But those occasions are mostly just set-ups to spray one-liners at a lot of quick-hit topics. To dig into some uncomfortable, more complex point, you need characters being drawn and something of an argument being laid out. You need comic sketches. And it’s only in the second half that the sketch humor really starts paying off. There’s a scene about planning the 50th anniversary of the Kennedy assassination next year, how Dallas will want to make it tasteful and safe and dull. But the planning meeting repeatedly breaks down. One clueless member, played by John Sabine, keeps coming up with tasteless, money-making ideas.
Sabine: “I got a buddy who designs bobbleheads. We could design JFK bobbleheads! Everybody likes those!”
Amanda Davis: “That is completely inappropriate.”
The accepted wisdom about Dallas and satire is that the JFK assassination and our tarnishing as the ‘City of Hate’ made the city extremely skittish. There’s some truth to this, I’m sure, although I also suspect our fearfulness over public controversies hurting a happy business climate predated 1963. But as for whether we retain a heightened sense of anguish over November 22, well, fifteen years ago, a comedy troupe flourished here called the Grassy Knoll Players.
In short, there are plenty of area theatergoers who’ve no problem with this kind of comic approach. Complaints about it will always be around — there were critics who were offended. But what did people think they were going to see? From the company that’s given us Dan Aykroyd, John Candy, Martin Short, Tina Fey and Steve Carrell? You can listen to my audiotape of opening night, if you wish. There are the occasional shocked ‘Ohs!’ But, if anything, the overall response was pleased and surprised. If anything, it was too forced-hearty for the OK quality of much of the material.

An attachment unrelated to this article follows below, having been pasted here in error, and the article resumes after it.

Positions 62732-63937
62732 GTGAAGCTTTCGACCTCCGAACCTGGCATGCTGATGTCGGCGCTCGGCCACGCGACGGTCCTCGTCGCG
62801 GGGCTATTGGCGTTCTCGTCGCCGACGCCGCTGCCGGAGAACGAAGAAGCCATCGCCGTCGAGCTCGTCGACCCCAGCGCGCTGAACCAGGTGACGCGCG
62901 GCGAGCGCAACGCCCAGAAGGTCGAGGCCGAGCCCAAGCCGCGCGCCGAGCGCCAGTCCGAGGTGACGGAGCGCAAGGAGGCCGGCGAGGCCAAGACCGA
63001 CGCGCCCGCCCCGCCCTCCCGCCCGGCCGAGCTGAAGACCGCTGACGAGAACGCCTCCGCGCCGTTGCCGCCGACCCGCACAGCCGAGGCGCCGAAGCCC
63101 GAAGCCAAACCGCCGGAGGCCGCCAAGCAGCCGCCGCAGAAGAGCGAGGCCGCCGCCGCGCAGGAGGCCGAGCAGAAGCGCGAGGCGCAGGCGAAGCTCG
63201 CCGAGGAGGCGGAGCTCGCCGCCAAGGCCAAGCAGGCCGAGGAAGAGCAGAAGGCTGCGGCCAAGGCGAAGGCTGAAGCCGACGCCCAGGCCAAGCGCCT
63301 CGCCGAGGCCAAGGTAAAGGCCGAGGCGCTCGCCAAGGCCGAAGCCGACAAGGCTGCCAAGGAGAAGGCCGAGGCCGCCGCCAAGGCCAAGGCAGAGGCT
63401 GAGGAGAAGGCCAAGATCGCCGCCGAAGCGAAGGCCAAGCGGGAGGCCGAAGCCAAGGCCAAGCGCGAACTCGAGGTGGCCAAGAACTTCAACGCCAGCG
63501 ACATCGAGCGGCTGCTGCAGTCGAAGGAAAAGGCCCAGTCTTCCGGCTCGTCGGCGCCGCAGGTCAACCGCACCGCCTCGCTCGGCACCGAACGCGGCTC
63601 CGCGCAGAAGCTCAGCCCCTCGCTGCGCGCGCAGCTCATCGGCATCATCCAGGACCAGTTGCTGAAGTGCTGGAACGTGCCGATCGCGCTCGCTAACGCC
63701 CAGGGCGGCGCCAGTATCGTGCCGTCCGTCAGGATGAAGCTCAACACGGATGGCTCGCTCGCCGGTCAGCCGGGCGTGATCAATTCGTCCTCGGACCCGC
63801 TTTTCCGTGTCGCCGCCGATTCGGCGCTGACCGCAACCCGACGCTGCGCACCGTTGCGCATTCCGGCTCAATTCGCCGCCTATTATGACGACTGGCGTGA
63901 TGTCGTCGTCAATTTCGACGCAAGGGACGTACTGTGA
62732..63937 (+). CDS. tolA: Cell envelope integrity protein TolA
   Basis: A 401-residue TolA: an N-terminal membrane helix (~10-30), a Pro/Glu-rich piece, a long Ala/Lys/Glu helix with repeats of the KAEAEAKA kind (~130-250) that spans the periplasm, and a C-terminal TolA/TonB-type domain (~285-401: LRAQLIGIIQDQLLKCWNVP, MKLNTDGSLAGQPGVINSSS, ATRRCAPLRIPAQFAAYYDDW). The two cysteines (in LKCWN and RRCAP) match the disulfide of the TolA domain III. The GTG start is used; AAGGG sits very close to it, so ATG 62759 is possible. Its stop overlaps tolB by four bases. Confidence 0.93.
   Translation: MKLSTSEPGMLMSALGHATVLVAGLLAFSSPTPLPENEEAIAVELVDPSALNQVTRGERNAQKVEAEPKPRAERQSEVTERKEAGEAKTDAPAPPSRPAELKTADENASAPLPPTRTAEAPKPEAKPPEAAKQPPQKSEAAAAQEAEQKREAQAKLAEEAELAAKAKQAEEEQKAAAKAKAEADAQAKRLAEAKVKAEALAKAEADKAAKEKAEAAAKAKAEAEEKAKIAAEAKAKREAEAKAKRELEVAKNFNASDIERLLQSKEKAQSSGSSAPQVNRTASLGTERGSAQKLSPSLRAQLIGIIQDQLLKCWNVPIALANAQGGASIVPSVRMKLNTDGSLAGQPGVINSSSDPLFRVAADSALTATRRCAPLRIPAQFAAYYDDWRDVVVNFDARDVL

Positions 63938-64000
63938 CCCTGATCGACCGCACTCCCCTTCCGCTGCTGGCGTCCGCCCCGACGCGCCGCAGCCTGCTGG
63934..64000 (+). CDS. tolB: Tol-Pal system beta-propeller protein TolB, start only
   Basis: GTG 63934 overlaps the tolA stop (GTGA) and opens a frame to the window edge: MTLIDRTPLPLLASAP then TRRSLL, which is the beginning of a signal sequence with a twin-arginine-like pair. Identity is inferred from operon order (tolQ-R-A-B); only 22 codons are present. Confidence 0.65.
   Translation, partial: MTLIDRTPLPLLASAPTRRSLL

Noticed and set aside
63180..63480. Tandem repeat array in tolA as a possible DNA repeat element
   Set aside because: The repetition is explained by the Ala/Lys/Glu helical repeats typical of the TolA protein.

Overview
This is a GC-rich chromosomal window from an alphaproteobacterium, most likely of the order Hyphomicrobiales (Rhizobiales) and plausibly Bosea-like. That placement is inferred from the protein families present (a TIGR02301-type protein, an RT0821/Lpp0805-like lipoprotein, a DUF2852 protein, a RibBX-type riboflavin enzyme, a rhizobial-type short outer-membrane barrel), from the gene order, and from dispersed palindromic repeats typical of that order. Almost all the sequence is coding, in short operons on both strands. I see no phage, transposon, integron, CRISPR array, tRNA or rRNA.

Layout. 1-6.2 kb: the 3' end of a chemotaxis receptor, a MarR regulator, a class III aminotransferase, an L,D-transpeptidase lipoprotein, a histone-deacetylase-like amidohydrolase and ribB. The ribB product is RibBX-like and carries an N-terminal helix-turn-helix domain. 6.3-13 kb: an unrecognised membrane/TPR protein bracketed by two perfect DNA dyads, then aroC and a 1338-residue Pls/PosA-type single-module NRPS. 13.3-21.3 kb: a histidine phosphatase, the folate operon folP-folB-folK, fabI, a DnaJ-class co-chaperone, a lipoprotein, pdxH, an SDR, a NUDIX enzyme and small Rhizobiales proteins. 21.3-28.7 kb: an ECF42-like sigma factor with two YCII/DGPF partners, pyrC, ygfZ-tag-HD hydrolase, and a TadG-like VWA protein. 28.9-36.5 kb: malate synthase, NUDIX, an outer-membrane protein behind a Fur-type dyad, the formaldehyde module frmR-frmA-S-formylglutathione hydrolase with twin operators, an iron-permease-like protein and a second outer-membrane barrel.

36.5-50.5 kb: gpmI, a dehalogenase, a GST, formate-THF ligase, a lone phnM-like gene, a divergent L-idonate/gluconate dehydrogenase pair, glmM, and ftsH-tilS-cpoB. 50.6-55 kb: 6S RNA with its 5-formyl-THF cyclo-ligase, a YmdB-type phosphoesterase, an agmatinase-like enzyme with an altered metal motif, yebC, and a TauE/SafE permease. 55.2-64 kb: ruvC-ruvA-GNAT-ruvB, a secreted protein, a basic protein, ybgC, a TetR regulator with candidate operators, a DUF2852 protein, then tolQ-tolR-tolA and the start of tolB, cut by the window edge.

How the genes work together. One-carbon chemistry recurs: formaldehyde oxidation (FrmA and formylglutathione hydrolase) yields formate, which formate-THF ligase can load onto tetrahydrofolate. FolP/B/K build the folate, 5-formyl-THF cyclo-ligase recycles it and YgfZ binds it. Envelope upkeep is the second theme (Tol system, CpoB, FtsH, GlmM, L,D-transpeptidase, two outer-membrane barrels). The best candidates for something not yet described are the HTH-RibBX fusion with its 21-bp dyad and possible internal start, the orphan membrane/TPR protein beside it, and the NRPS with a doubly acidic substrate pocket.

To my mind, the JFK scene is one of the strongest in the show, partly because it risks offending, partly because it effectively followed its premise in classic fashion to an outrageous conclusion. Where I might — might — draw the line is with the sketch that makes fun of Klyde Warren because his dad ponied up millions to have the Woodall Rogers Park named after him. Making fun of Dallas’ combination of swagger and insecurity or mocking our nouveau riche social climbing or our oil barons or our wealthy right-wingers or our city government: All of these are prime targets. But Klyde Warren is nine years old; he’s just a kid. He didn’t pay for the park.
I have all the respect in the world for Second City — members of the company taught my brother improv and one of his teachers just joined Saturday Night Live. So I was glad the company risked some real jokes here. I’d rather have them doing that than providing more generic humor from a generic, imported comedy team.
Especially one that, because it’s at the Dallas Theater Center, can charge far more for its medium-grade laughs than the domestic-brand laugh troupes we already have here.